Friday, September 14, 2012

"American Foreign Policy" By Francis Walsingham


Intelligence depends on making contacts within networks of people. I'm sure you understand this already, but it's certainly worth repeating when discussing foreign policy.

As your government attempts to discern friend from foe in the rapidly changing political world of the Middle East and North Africa, it would help matters if your various politicians and commentators tried to refrain from making sweeping generalizations about the people who live there. And... wait...

You don't know who I am, do you? Elizabeth I, the Spanish Armada... Any of that ring a bell? Well, I was the spymaster during the... Okay, fine. Never mind.

"American Foreign Policy"
By Allen Dulles

Many commentators in the media now seem pretty naive, the way they openly called for regime change without any thought about how Islamists would exploit the resulting chaos, and whether the underlying antipathy for America in these societies would really go away. People who watched the Obama administration get involved in Arab Spring uprisings ought to be concerned about repeating our mistakes in Syria, for example. But conservatives who demonize all Muslims are hurting us as well.

The point is to try to appreciate the complex interlocking networks of Arab and Muslim communities in Middle Eastern countries, and in the West. Unite potential friends and allies... and divide and neutralize enemies. And understand everybody's viewpoint, whether you agree or not. Because only then...

Huh? I'm Allen Dulles. I was head of the CIA. The CIA. Are you serious? I can't believe it. Very well:

"American Foreign Policy"
By A Pair Of Tits And An Attack Helicopter


The point is, we need to stop thinking in simplistic terms. Bad guys. Good guys. Blowing things up, and toppling regimes we don't like. Foreign policy is not an action film.

Are you even paying attention?

Sigh. You people are fucking doomed. Lap dances are $20. Rocket fire costs extra.


(NOTE: The photo of the cleavage was by "colrouleblanc," used under Creative Commons license. Information here.)

Monday, September 10, 2012

"We're All In This Together," By A Republican Standing In Four Feet Of Floodwater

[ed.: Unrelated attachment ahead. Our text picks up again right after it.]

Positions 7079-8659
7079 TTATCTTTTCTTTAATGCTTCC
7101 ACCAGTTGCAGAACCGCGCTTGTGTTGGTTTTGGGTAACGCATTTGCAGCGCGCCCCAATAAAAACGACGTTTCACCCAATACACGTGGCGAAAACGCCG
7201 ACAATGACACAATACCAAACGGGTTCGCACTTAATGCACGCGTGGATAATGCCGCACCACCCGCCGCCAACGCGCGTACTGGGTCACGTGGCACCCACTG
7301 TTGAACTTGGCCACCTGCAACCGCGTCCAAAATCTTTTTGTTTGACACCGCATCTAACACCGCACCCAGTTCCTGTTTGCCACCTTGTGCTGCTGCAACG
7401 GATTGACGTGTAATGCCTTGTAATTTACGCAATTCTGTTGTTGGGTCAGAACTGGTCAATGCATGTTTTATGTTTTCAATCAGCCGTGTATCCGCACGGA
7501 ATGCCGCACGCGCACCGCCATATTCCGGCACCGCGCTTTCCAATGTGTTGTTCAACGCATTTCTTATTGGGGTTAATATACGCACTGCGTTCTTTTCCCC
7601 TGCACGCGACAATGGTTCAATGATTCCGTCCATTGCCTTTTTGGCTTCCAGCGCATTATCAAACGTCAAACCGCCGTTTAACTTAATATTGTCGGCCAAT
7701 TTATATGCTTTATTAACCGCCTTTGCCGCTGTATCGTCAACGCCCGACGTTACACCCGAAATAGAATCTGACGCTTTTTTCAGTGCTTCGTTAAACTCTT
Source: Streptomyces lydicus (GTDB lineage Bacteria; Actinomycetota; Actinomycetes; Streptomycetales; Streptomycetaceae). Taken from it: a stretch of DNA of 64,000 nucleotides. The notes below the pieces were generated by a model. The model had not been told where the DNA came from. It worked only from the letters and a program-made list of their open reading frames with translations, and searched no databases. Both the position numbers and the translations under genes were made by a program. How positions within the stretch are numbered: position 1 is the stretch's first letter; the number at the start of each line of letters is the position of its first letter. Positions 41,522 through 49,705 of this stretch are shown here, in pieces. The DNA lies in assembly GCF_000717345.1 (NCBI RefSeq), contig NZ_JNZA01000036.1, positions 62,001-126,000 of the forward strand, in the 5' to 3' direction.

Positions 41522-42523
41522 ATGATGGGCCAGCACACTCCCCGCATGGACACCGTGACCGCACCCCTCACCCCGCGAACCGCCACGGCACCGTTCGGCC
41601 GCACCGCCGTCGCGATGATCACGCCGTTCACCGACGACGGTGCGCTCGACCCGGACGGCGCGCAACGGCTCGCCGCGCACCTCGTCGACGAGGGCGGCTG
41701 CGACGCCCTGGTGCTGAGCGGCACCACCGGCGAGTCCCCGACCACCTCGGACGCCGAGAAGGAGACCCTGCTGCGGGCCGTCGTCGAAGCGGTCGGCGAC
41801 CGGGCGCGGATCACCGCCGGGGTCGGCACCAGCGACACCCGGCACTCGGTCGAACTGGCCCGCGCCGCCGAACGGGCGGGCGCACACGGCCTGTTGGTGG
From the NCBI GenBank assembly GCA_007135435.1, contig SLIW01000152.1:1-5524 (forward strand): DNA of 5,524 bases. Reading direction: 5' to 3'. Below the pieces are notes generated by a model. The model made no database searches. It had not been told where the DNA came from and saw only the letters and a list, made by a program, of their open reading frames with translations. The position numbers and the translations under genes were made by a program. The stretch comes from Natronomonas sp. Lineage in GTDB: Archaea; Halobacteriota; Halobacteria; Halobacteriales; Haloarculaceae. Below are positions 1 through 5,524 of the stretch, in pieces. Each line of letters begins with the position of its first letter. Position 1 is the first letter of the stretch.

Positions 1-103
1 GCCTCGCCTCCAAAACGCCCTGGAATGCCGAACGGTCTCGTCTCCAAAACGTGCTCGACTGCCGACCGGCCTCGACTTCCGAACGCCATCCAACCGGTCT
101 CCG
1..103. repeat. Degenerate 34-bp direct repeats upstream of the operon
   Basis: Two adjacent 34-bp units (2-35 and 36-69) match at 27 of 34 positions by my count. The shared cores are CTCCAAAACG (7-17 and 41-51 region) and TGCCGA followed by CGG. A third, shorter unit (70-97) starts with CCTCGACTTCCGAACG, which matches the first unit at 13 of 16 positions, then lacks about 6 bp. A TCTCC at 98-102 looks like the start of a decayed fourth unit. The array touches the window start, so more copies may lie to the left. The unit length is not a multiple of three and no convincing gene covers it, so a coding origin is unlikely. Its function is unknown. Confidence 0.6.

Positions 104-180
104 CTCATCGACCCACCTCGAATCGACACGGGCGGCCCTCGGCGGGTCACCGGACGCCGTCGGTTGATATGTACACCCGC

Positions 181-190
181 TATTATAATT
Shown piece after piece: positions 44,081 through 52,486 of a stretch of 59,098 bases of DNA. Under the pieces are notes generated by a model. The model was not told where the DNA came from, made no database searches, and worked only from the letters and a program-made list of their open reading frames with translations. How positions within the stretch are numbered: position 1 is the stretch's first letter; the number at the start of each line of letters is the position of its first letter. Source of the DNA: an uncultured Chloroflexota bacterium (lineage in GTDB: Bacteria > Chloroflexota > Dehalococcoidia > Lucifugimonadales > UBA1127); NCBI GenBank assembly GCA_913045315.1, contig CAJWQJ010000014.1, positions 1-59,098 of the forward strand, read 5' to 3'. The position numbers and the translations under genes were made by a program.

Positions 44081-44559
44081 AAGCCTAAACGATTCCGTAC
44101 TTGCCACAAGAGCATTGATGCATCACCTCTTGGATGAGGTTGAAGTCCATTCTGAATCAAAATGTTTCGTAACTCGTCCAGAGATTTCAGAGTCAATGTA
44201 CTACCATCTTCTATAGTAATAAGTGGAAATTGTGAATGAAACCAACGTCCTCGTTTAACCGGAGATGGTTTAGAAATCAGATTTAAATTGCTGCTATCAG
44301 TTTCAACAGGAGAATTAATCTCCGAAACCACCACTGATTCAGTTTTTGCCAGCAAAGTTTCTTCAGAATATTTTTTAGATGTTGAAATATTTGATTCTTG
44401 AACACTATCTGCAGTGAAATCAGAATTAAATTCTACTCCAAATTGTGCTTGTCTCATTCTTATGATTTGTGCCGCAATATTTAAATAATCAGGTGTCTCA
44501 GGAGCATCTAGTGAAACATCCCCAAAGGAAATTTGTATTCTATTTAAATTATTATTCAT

I was reading Atlas Shrugged when the power went out. That's when the roof collapsed, and my cell went dark, and I could hear the weirdly high-pitched screams of those trapped people that sounded like music from hell itself. Anyway, it gave me some time to think about things.

You know what? I believe America is great, because we fight for individual liberty. But we're also great when we pull together and help each other out. That's an important aspect of our national character too. It's what I just realized three or four hours ago, when I ran out of potable water.

An expression of this sense of community is our government. It's one thing to be critical of it, but it's quite another to say that government is always the enemy. I for one would be really, really happy to see some federal workers right about now. Especially if they brought antibiotics.

A government big enough to give you everything you want is big enough to take it all away - that's what Ronald Reagan said, and it's true. But having a government big enough to buy some rescue helicopters wouldn't be so bad, would it?

Many of my fellow Republicans have been saying we should roll back regulations, and let businesses make money so they can power our economy. I get that. But some regulations are necessary. Like that contractor who offered the lowest bid on the storm water drainage system. The government definitely should have regulated him. It should have regulated the hell out of him.

I still think we needed to make those budget cuts Paul Ryan wanted. We did that for our kids. But I've been doing some soul-searching after standing in my own urine for most of the night, and I've come to the conclusion that maybe raising some of those tax rates could have helped us cut a bit less of the important stuff, like funds for FEMA and equipment for first responders. It could be the hypothermia talking here, but maybe we should have let the Democrats have that one.

I guess I'm just rethinking my whole philosophy about the relationship between the individual and society as a whole. We don't just create every opportunity for ourselves by hard work and sheer willpower. We exist as part of an interdependent network of people - real human beings whose basic needs should be our concern, if we want to be a part of a society. That's why I truly believe we have to move beyond the selfishness of pure capitalism, and why I think you all should let me on your raft so I don't die.

(NOTE: This is dedicated to DMH, mostly because I stole the idea from him.)
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